Paul is a retired forester from the Bureau of Indian Affairs. He was born and raised on the Makah reservation, where he worked for 18 years, served on various tribal committees, and currently serves as a board member at the Makah Cultural and Resource Center. As an avid volunteer with COASST, Paul provides the advisory board with insight on the volunteer experience out in the field. He also enjoys hiking, fishing and traveling.
Tina is the Evaluation Program Manager at the Cornell Lab of Ornithology (CLO), and Project Leader for DEVISE, an NSF-funded project that aims to support PPSR practitioners in developing and implementing contextually appropriate evaluation designs and strategies. Tina is currently pursuing her PhD at Cornell examining the relationship between citizen scientists’ participation and outcomes related to knowledge, skills, and behavior. She is extremely interested in understanding how COASST influences participants' perceptions of science and their role in it.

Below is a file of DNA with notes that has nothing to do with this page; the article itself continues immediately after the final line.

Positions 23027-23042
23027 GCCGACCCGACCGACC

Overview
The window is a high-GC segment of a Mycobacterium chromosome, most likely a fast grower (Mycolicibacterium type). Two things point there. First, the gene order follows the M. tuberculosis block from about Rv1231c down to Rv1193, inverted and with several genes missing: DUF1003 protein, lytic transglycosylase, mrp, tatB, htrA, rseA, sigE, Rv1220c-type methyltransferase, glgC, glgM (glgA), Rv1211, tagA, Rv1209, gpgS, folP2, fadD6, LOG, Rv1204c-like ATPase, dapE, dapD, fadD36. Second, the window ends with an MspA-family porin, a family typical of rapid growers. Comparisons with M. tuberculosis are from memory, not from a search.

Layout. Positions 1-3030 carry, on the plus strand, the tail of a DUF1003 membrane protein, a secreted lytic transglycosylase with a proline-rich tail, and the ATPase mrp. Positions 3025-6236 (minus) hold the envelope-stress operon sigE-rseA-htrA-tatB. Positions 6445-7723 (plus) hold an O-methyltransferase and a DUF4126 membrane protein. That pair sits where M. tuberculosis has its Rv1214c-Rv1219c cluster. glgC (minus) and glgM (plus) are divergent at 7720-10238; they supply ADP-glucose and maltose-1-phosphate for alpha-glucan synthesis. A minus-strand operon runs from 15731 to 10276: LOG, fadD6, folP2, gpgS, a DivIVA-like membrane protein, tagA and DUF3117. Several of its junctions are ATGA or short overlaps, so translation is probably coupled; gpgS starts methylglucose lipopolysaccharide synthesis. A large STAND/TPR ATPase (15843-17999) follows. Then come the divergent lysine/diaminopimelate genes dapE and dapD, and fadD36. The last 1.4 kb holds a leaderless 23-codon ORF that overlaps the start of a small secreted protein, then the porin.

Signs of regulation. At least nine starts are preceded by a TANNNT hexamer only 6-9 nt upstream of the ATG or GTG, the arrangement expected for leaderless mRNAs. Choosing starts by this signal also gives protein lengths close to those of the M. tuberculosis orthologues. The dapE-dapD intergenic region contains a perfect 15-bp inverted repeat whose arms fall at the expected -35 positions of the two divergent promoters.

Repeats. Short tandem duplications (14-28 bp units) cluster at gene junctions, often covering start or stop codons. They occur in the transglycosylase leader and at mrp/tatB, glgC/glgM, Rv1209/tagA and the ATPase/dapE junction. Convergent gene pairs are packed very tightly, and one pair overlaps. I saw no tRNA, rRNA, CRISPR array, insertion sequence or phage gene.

Daniel is the Wildlife Section Manager for the Quinault Indian Nation where he is currently managing research projects of large terrestrial mammals of the northwest. He has been involved with the COASST program since 2008 and currently monitors 2 beautiful beaches on the Quinault Indian Reservation. The tribe has always seen themselves as stewards of the land and much of the traditional ways of life rely on coastal subsistence living. Being involved in COASST allows the tribe to monitor near shore marine ecosystems health and continue a traditional way of life.